- Progressions and regressions. Look, progressions and regressions are great – I would be absolutely lost without them. But you can also become slave to them, and risk either: A) Boring an athlete, or B) Progressing them too slowly.
As you’ll see in Point #4 below, we have to make sure we’re progressing our athletes in all phases of development, not just moving them around from exercise to exercise.
Mistake #2 – Not Training Hip Flexion
Another key mistake I’ve made over the years was shying away from hip flexion work.
As with all of these mistakes, one of the biggest issues here is performance. If someone is doing sloppy hip flexor work where they’re unstable through their core and pelvis, they’re probably not getting a ton out of it.
However, athletes absolutely need strong hip flexors in combination with a strong and stable core.
Think about the movement of acceleration, which we see in virtually every sport: You’ve got an angled torso, and you want to impart maximum force down and back into the ground.
In acceleration, the core needs to be strong and stable, so that the hip can flex powerfully and position the leg to drive down and back. If the core is too weak or unstable, it becomes an energy leak and you lose that piston-like action we’re looking for.
If the hip flexors are too weak, you lose recoil and pop when you go to extend. I’ve never seen an athlete meekly flex their hip, and then powerfully extend it back. There needs to be balance on both sides of the joint, both for safety and control.
Another population that absolutely needs to learn how to use their hip flexors again are clients who come in with a swayback posture.
In a swayback, the pelvis appears as though it’s in a posterior tilt. However, what has probably happened over time is that this athlete has driven so much extension through their pelvis that it’s now drifted in front of the body, relative to the shoulders and feet.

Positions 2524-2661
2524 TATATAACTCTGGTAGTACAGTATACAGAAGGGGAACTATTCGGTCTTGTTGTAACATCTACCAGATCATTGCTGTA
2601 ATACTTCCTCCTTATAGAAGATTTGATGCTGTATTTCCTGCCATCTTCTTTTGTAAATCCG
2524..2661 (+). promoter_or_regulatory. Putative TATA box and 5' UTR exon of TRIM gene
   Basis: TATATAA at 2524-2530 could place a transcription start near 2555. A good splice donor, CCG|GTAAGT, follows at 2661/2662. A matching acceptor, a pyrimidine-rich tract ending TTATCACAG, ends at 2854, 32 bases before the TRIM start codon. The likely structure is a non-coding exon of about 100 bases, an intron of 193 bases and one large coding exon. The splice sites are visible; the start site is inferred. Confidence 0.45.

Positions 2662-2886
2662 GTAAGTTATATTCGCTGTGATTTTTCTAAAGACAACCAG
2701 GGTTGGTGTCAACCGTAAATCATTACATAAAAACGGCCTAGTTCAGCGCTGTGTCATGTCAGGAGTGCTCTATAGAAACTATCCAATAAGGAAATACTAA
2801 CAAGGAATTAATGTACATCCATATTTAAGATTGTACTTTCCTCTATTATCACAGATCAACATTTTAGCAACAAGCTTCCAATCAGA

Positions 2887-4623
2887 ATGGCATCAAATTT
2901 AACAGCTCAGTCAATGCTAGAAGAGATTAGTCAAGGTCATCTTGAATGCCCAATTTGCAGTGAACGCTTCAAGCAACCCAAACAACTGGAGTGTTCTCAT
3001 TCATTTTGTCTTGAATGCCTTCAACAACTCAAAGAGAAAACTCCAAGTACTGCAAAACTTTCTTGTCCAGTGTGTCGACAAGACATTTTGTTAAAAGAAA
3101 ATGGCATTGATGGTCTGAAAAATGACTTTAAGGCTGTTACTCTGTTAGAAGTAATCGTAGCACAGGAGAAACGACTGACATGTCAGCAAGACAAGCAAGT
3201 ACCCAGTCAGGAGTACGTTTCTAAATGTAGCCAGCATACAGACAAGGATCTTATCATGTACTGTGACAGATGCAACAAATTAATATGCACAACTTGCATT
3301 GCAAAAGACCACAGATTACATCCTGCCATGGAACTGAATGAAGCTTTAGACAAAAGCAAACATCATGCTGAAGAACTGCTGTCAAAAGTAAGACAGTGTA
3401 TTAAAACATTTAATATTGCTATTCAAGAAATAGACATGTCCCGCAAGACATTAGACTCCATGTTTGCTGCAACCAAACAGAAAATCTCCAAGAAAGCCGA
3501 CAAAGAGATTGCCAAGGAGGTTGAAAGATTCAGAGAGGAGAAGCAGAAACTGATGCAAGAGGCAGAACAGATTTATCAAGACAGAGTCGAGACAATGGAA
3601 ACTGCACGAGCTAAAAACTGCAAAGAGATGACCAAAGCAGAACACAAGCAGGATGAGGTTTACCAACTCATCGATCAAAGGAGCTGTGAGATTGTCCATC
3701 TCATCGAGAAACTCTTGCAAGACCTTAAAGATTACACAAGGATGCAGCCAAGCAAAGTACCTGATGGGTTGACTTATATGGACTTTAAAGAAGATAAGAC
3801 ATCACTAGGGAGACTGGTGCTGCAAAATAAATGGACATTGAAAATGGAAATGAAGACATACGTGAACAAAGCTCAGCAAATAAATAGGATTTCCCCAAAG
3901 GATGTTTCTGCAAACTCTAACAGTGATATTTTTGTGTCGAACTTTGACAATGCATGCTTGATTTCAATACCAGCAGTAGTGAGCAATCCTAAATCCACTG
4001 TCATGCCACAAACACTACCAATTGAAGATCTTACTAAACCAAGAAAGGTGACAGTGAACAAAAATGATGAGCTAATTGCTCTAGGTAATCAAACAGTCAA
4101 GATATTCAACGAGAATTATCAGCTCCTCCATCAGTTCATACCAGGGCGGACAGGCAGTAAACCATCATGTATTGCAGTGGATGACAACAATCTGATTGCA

If you think about the force coupling here, virtually everything on the front of the body is going to be long and weak – specifically the abdominals and hip flexors.
To rebuild their flexion patterns, these athletes need to learn how to effectively flex their hip again on top of a stable pelvis. Some of my favorite exercises here are mountain climber ISO’s, and band jackknife variations.
In my opinion, rebuilding solid a hip flexion pattern on top of a stable pelvis is one of the most important things we can do for our athletes, so don’t ignore it like I did!
Mistake #3 – Avoiding Spinal Flexion at All Costs
When many of us hear the words “spinal flexion,” we subconsciously cringe.
We immediately envision an athlete bending over to pick up a pencil off the ground, and they spontaneously herniate a disc in their back and are crippled for months.
A lot of this stems from Dr. Stuart McGill and his amazing work in spinal biomechanics. McGill taught us that loaded end-range flexion is a great way to get injured, so we should avoid it.